More Rejection

September 5, 2010 at 5:42 am (September Blog Tour, Thoughts on Writing) (, , , , , , , , , , , , , )

I’m currently faced with a decision. To keep agent hunting with my MS in its current form, or to overhaul the MS and see what happens. Technically I’ve only been rejected from four agents, which isn’t bad and two of them were not form rejections, which is better than when I first started trying to get Death’s Daughter published but still, I’m tossing up in my mind whether I need to go back and refine the work or whether to give a few more agents a try.

I guess what it is going to come down to is whether or not I actually think I can make the MS better than it is. One of the comments I received was that the beginning felt a little generic and so there is the question of whether I can change the beginning and make it better. If the answer is yes, then I should. However, I started sending the MS out because at the time I thought I had reached the limit of what I could do without further guidance and I was happy with how the story worked.

Before I send out another submission I will definitely be re-reading the MS, particularly focusing on the opening. I will probably make minor changes (just because  I never read anything I’ve written without changing something), though I may be facing another round of rewrites.

At the end of the day, I can only do what I can do. As long as I’m happy I’ve put my best effort out into the world, things will be alright.

How do you know when you need to revise more? How do you decide your MS is ready?

In other news, if you missed the start of the tour:

September first I visited Eric’s blog and he guest posted here.

September second I visited Geoffrey’s blog while he guest posted here.

Yesterday I visited Lua’s blog and she guest posted here.

Join me on the 7th on Sonya Clark’s blog.

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Query, Query, Query

July 18, 2010 at 5:31 am (Thoughts on Writing) (, , , , , , , , , )

I’m going to admit right up front that I am terrible at writing query letters.

A query letter is kind of like writing a cover letter of a resume when applying for a job and I was never any good at that either. For one fairly important reason. I can’t talk myself (or my work) up.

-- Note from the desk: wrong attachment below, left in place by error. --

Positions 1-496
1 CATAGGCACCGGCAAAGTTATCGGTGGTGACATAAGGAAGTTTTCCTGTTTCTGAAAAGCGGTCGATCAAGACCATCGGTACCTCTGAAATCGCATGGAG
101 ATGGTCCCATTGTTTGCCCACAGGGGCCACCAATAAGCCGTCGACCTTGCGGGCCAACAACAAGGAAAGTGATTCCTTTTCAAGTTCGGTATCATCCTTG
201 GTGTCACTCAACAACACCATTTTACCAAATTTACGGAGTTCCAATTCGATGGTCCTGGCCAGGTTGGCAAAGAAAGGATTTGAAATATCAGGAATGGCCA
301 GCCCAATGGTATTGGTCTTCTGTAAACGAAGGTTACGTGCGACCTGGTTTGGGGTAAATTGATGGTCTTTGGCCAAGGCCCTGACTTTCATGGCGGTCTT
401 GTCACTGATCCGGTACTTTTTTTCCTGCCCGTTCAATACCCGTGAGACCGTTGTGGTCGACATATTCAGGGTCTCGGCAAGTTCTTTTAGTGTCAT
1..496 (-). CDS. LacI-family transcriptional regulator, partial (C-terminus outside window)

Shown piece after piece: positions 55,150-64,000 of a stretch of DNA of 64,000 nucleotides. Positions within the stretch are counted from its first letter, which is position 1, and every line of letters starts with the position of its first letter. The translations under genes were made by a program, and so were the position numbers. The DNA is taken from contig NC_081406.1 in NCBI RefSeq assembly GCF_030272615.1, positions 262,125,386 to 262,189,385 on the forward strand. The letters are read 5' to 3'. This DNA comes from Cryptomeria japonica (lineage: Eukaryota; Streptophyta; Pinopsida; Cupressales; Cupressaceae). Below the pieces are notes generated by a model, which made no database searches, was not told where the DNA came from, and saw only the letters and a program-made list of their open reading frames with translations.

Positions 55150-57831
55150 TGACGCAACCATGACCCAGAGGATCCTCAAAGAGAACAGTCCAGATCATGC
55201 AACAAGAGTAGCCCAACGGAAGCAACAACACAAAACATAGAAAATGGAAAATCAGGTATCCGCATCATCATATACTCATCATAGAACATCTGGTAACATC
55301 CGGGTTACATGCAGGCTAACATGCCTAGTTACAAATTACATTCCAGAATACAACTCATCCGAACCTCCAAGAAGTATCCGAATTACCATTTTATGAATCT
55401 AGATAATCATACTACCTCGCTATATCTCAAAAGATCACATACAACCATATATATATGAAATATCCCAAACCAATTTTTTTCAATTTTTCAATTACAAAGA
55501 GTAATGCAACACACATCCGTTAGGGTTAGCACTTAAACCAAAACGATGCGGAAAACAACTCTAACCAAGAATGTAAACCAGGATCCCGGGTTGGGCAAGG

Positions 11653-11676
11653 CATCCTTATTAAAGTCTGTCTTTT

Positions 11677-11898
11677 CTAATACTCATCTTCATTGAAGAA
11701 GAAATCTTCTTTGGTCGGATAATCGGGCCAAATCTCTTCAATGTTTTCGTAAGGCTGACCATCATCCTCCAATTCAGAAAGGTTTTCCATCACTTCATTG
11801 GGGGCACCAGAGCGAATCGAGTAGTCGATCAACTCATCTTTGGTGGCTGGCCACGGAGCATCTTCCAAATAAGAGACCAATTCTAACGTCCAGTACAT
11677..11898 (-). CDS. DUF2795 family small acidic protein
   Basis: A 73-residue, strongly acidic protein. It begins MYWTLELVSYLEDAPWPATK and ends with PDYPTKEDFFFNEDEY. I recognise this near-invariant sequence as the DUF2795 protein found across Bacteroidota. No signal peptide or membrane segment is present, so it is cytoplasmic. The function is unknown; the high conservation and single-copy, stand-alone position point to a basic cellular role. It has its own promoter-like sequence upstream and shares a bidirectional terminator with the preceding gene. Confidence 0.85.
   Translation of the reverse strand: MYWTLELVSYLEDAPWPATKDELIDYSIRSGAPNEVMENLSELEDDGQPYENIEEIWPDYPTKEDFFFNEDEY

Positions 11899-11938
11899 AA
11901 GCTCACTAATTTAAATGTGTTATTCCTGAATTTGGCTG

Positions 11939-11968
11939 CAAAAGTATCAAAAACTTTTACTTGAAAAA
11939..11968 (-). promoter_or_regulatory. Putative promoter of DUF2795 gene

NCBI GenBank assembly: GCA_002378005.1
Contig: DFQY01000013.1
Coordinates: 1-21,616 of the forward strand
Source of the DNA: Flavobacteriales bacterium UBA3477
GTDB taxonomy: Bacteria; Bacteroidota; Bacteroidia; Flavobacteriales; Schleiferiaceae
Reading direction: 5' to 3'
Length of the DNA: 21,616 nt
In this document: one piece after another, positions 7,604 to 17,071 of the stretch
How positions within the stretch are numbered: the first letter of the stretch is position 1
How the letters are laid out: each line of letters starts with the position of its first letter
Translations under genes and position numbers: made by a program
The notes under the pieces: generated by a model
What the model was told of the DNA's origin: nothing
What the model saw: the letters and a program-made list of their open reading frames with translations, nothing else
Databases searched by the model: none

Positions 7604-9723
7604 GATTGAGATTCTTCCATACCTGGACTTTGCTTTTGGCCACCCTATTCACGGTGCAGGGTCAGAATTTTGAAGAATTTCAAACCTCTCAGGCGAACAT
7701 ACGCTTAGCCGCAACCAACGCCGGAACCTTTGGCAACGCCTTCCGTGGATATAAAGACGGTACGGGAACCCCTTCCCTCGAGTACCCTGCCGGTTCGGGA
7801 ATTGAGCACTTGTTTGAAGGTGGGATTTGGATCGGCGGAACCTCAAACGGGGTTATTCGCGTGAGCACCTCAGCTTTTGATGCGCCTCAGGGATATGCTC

Even when I say something nice about myself or my work I have this niggling need to qualify it or use low modality to devalue the statement. This makes it really hard to write a half decent letter at the best of times. Add in a dab of anxiety about the possible outcome and a smattering of anticipation and what you have is a perfect recipe for word muck and nothing good is ever going to come out of that.

I know I am not alone in the being bad at writing query letter’s department. I’m quite certain there are a lot of people also blundering around in here with me. So how do you write a better query letter? Clearly I haven’t figured out how to write a brilliant letter yet but I’m going to share some advice with you and it is the advice you will find nearly everywhere online if you look for ways to improve your query letter.

1.  Read the guidelines every time you submit. Don’t read the guidelines for one agent/publisher and assume the guidelines will be the same on the next one.

2.  Even if like me you can’t write a brilliant query letter, you can at least check the basic spelling and grammar of the letter.

3.  Visit lots of author blogs. Lots of authors out there have written their list of tricks and guides for writing queries and a lot of that information is really helpful as to what to include and what to leave out.

4.  Be professional. As I said at the beginning, writing a query letter is kind of like writing a cover letter for a job and you always need to put your best foot forward. Set the letter out properly and be relatively formal and professional.

5.  When in doubt, ask or search. Don’t guess. If you don’t know what they actually want in your query letter, read the submission guidelines again, the frequently asked questions and anything else that may tell you what you are and are not to include.

The reason I’m remembering how bad I am at writing query letters is that I’ve finally decided to try to get a manuscript I shelved last year published. I’ve been dusting it off and cleaning up the rough edges but it was more or less ‘complete’ when I shelved it and decided to focus on other things. A friend of mine recently asked what was happening with it and was shocked when I told her I’d put it aside and that was enough to make me want to revisit the project. So here I am, writing another query letter and hoping I don’t stuff it up too badly.

Best of luck to everyone out there writing query letters.

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